• Now, let's say that you are, in your heart, a specialist.

  • You came out of the womb knowing you wanted to be a pediatric neurosurgeon.

  • Don't worry -- there's nothing wrong with you, either.

  • (Laughter)

  • In fact, some of the best teams are comprised of a specialist

  • and multipotentialite paired together.

  • The specialist can dive in deep and implement ideas,

  • while the multipotentialite brings a breadth of knowledge to the project.

  • It's a beautiful partnership.

  • But we should all be designing lives and careers

  • that are aligned with how we're wired.

  • And sadly, multipotentialites are largely being encouraged

  • simply to be more like their specialist peers.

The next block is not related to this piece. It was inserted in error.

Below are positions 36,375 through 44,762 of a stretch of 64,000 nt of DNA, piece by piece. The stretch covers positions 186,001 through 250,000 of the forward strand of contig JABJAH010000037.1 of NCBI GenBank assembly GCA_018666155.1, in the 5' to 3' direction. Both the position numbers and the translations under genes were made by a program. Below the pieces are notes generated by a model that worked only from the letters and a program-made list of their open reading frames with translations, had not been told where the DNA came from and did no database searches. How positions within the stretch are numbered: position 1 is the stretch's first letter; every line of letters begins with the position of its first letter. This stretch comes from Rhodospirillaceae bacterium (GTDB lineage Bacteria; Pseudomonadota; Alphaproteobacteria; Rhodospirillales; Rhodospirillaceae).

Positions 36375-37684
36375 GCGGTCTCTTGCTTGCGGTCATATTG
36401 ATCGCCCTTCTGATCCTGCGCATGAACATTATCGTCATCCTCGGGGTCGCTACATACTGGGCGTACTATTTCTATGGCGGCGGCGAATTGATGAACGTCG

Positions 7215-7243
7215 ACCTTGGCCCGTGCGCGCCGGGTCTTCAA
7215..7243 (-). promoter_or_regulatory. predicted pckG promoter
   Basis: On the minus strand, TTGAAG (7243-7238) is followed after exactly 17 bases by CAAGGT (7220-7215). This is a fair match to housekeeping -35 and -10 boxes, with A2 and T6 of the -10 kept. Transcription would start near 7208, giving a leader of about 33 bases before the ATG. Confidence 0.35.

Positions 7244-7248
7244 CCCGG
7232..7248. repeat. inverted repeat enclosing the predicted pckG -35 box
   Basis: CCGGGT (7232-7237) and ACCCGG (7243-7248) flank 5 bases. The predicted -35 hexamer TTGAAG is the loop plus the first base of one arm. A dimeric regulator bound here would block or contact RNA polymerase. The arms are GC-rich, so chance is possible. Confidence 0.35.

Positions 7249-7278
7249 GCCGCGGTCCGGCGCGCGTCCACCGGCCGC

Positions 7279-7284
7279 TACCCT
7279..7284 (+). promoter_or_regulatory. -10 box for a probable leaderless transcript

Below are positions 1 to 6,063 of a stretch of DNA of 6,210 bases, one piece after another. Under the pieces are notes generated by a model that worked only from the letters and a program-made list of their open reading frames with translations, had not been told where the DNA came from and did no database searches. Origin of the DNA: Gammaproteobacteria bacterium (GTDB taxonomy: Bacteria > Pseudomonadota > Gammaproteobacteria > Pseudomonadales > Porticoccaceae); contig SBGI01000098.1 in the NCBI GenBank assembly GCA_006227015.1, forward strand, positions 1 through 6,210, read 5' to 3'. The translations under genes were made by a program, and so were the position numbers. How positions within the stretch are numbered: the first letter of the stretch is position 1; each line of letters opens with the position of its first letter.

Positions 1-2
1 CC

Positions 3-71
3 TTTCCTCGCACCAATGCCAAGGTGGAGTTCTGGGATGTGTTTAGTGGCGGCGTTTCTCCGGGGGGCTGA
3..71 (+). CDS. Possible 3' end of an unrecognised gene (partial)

• So with that said,

  • if there is one thing you take away from this talk,

  • I hope that it is this:

  • embrace your inner wiring, whatever that may be.

  • If you're a specialist at heart,

  • then by all means, specialize.

  • That is where you'll do your best work.

  • But to the multipotentialites in the room,

  • including those of you who may have just realized

  • in the last 12 minutes that you are one --

  • (Laughter)

  • to you I say:

  • embrace your many passions.

  • Follow your curiosity down those rabbit holes.

  • Explore your intersections.

  • Embracing our inner wiring leads to a happier, more authentic life.

  • And perhaps more importantly --

  • multipotentialites, the world needs us.

  • Thank you.

  • (Applause)

Raise your hand if you've ever been asked the question

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B1 TED laughter specialist question adaptability anxiety

【TED】Emilie Wapnick: Why some of us don't have one true calling (Why some of us don't have one true calling | Emilie Wapnick)

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    胡毓堅 posted on 2015/12/27